(If you read part 1 in the print Zephyrs Newletter scroll down past the line for part 2...)
I have a love/hate relationship with social media. If it were up to me I wouldn't be on any of those networks. I wouldn't own a cell phone. I wouldn't text people. I would live quietly with my record player and rotary phone (which we actually own) and fast forward to my days of being a complaining old curmudgeon who sits on his rocking chair.
But none of that works for me and (not to sound overly spiritual here) is not even what I'm called to do as a Christian. The world we live in today demands that I'm available on different platforms much of the day. Even still, as someone who likes to stay productive and enjoys very much getting things done, I have to be active on different platforms much of the day.
So you can find me on Facebook, Twitter, Instagram, Snapchat, LinkedIn, Pinterest, Strava, Blogger, Yelp, Skype, and I can even send you a personalized Bitmoji. You can also find our church on Facebook and Instagram because that's where the Presbyterians of the future will gather for committee meetings.
Recently I had caught an article about a group that has formed on Twitter called the White Nonsense Roundup. They're basic aim is to engage racist trolls on social media for people of color so the victims don't have to. It can be exhausting trying to dialogue with the gutter dwellers of social media. I've tried before and gave up.
But this group inspired me about what it means to live out the Gospel message of good news in every space. We normally think of public spaces as malls, sporting events, churches, parks, etc. But today many of us, especially our young people, are "hanging out" online. Why isn't there greater attention and thought behind what it means to be a form of good news in online forums?
Social media can be a very dark place. Why aren't we bringing Light into it?
When we go on trips with our youth group I always tell our parents that you'll get to see what we're up to on the church's Facebook page and Instagram feed. Although people sign releases for this kind of thing let's be honest, most of us don't read those things. So saying it aloud to everyone is our way of making sure people know and can then have any questions or concerns addressed.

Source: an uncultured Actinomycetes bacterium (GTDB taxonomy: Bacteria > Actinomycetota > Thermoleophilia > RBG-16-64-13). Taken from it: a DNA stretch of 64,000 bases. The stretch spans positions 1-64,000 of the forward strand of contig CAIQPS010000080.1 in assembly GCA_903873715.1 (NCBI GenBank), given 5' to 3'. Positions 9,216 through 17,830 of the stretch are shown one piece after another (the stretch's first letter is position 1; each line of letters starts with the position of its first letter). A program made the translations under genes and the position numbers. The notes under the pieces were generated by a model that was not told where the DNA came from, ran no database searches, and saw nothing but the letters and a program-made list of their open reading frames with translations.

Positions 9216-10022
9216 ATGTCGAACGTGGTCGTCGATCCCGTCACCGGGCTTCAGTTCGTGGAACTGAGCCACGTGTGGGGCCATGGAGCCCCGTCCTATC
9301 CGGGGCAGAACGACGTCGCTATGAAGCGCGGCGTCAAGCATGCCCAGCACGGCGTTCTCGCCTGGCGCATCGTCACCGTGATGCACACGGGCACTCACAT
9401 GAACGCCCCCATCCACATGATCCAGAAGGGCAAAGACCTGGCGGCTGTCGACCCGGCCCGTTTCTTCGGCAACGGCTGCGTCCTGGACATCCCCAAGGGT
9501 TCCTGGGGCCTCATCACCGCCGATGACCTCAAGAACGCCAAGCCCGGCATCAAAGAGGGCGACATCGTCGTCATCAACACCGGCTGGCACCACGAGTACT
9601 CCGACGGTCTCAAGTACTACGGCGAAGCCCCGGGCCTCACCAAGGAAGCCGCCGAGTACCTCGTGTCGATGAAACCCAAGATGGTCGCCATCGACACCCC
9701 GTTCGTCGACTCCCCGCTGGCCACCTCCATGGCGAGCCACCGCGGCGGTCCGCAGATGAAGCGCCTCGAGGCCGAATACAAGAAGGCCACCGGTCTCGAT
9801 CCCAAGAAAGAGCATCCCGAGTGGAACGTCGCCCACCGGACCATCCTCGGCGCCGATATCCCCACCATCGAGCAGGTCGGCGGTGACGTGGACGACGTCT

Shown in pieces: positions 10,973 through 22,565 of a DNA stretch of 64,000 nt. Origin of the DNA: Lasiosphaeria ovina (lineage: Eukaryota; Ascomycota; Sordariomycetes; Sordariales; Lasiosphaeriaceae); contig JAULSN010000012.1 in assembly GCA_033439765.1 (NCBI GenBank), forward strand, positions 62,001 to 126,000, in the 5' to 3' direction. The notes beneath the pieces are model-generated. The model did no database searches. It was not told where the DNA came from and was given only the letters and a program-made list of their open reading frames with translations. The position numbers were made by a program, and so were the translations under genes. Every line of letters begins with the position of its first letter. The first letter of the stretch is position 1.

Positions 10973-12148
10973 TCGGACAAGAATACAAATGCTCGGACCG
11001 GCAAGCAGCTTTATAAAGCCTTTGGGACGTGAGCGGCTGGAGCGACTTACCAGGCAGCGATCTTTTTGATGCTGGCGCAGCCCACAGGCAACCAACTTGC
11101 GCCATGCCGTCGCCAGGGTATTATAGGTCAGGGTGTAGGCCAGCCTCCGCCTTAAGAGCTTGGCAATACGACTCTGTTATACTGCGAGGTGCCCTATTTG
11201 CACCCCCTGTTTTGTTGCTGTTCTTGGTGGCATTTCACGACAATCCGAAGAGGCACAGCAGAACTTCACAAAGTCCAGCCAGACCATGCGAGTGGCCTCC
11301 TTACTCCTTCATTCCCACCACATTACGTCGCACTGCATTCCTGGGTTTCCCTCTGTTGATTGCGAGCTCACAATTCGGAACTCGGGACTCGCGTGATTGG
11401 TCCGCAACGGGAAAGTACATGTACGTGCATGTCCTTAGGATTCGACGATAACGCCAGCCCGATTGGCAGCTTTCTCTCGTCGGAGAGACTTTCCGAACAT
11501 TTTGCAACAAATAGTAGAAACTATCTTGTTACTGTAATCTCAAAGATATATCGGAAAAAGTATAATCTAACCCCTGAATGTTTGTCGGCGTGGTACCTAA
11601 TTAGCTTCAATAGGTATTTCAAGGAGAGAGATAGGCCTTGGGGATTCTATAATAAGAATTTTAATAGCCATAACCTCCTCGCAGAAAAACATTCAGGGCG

Here's my caution though...
Whether we like it or not our young people are going to craft a social media image of themselves. While many of us see Instagram, Facebook, and Snapchat as simply recreational things we do just for fun, these platforms are not just a part of young people's social lives, in some cases they're required for their collegiate and work lives. More and more colleges and universities are using Facebook as a means of connecting first year students in myriad ways. Furthermore, their colleagues at work are using social media as the first means of communication for work projects. Just yesterday I had a meeting with 2 other people (both around 40) and all of the communication occurred entirely over Facebook Messenger with follows on Instagram and Facebook so we could see what each other's ministry looked like to establish trust.
The ship has sailed. And while there are outliers ought there that we admire, teens who refuse to be a part of it all, this isn't about them. It's about the mass numbers that are sailing away into a new (virtual) world. With nearly 80% of young people using Snapchat with Facebook and Instagram following close behind, how will we meet the needs of these young people in these spaces?